Like many other inventions in history, the marine chronometer was also born from a disaster. On October 22, 1707, not far from the southwestern tip of Great Britain, a fleet of the Royal Navy got caught in the midst of a storm. Because of the sailors’ lack of ability to determine their longitude, they were unaware that they were going off course. Rushed by the rapid currents, by the time they could have corrected their mistake, the fleet had clashed with the rocks at the shores of the Isles of Scilly. Four ships were shattered, claiming the lives of more than 1,400 men, including the Royal Navy’s admiral.
In order for anyone to be able to determine his exact location on Earth, one has to know both his latitude (the horizontal line that, on the maps, surrounds the earth) and his longitude (the vertical line).
Men have mastered the ability to determine latitude pretty early in recorded history. Written records of celestial navigation go back almost 3,000 years to Homer’s Odyssey, where Calypso tells Odysseus what he has to look for in the night’s sky to find his way home.
Figuring out your latitude is relatively easy. All you have to do is measure the angle between the northern star or the noon’s sun (or the Crux, in the southern hemisphere) and the horizon. The result can be converted to your latitude.
Throughout history, many devices were used to perform these measurements. From ancient-era simple cross staffs to renaissance age sophisticated sextants.
Either way, figuring out the latitude wasn’t the problem. It’s establishing longitude that remained an unsolved enigma that cost more and more lives, as long voyages became increasingly popular throughout the exploration age.
After the disaster near Scilly, the Royal Parliament offered a reward to whomever solves this problem. The prize: A sum equivalent today to more than 4 million dollars.
Many men set themselves to task. One of which was Tobias Mayer, a well-known astronomer who suggested sailors can figure out their latitude by comparing the moon’s location to other celestial bodies and then perform a variety of calculations, while consulting with a mass collection of manuscripts.
Although Mayer was credited with a partial success, performing such precise observations on the motions of the sea is not easy, nor is it practical to ask sailors to run such extremely meticulous calculations. Mayer’s method did become quite popular for a while, but a more applicable solution was still in need.
In the meanwhile, John Harrsion was working on a solution of his own. But unlike Mayer, Harrison, a master clock builder, lead a different strategy. Harrison set himself to design a “Sea clock” which can maintain its accuracy even when motioned by the waves.
Such a clock can tell you the time at your starting point (or at any given, set-in-advance location). By comparing the time there to that in your location (i.e. at high-noon when the sun is highest), a navigator can perform these very simple calculations to determine his longitude.
Harrison first attempt to create the “sea-clock” was named H1:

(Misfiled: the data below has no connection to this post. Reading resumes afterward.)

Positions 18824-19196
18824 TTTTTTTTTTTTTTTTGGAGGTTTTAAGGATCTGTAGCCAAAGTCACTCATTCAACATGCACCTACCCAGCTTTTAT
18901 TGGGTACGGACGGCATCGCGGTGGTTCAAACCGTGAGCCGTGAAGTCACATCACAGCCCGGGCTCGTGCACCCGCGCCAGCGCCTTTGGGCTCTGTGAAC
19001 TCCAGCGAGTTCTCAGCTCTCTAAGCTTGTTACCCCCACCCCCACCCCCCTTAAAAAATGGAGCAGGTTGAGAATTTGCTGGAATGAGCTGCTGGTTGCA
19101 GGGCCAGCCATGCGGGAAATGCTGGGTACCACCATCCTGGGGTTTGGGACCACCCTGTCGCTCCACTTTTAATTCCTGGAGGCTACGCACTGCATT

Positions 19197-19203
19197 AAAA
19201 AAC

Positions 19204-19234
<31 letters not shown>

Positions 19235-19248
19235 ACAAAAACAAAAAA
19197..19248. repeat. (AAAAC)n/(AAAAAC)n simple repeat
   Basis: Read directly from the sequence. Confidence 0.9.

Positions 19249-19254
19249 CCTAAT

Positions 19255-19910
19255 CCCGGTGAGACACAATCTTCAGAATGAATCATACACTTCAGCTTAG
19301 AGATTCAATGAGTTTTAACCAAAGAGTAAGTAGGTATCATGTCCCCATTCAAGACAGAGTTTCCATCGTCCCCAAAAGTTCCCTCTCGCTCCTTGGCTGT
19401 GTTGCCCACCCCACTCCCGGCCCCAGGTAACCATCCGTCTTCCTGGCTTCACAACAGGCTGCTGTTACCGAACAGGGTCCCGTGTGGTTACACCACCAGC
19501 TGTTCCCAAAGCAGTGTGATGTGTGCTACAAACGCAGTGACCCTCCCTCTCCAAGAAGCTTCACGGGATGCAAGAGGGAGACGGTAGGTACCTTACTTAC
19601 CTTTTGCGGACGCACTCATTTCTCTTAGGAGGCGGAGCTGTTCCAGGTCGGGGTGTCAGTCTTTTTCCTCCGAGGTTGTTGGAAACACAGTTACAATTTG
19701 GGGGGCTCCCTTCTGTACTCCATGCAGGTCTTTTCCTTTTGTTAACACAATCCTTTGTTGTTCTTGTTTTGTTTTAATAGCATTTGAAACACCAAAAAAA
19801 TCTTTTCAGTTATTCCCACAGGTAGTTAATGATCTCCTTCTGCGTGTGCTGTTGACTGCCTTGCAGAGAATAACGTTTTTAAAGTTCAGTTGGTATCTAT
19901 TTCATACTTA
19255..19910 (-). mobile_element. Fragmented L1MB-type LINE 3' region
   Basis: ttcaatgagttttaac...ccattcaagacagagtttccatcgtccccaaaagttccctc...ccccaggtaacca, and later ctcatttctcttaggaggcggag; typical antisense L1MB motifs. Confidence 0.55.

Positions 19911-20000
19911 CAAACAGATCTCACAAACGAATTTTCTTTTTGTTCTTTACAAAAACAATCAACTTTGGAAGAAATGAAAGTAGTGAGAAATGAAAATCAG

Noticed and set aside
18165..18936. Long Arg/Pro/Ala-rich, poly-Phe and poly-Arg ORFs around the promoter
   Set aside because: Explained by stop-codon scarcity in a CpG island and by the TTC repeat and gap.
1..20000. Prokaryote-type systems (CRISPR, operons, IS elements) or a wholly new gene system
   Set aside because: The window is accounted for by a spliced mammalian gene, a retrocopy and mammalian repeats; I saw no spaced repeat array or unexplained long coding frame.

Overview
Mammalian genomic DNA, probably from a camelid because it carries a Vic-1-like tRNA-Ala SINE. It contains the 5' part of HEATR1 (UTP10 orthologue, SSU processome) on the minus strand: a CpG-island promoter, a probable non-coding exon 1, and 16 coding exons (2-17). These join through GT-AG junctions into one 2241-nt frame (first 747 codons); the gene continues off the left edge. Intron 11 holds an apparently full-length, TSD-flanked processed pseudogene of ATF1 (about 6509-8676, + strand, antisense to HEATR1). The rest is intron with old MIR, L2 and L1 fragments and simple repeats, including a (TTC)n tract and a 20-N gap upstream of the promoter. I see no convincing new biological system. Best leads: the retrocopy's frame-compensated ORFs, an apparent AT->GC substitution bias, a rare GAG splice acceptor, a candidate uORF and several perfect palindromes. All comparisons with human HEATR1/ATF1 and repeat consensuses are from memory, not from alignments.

But even this elaborated machine didn’t come through. Harrison didn’t quit and a few years later came H2:
And then H3…
But all of these masterpieces still suffered from “sea sickness” and lost their accuracy in the ocean.
Until in 1763, 30 years after he set himself to the task, a technological breakthrough was finally achieved. Using humidity-resilient springs, a fast moving, movement-enduring oscillator and diamonds as pallets, Harrison not only crafted a clock that functioned perfectly in sea, but he had managed to compress it into a case of just 5 inch in diameter.
Harrsion won the parliament prize for his invention and it remained in usage until electronics clocks were introduced in the 20th century. H1, H2, H3, & H4 are still accessible to the public in Greenwich museum.
After the fanstastic development, Great Britain set England’s Royal Greenwich Observatory as longitude 0°, which we know today as GMT (Greenwich Mean Time). GMT was to be used as constant for comparing time differences between locations to calculate longitude. On November 1, 1884, Delegates from 25 countries met in Washington and accepted the GMT as a universal standard. They also established the concept of dividing the world into time zones and having an hour difference between adjacent “strips”. Resolutions which for the first time in history, synchronized the world.
Our Tribute To John Harrison: The Torgoen T25
Inspired by John Harrison’s work, Torgoen T25 is a unique timepiece which incorporates two independent time zones. One of which is represented by an additional hand that makes one revolution every 24 hours (rather than the normal 12), and therefore has a display in 24-hour GMT format. Of course the function allows a choice of any time zone of your convenience and is perfect for people that need to contact acquaintances, colleagues or family members in different time zones, or for pilots who can easily conclude what hour it is anywhere, given the GMT. With a high grade solid stainless steel case, a classic, easy-to-read dial and Italian leather stitched strap with stainless steel buckle, this classic timepiece will serve you well and for a long time.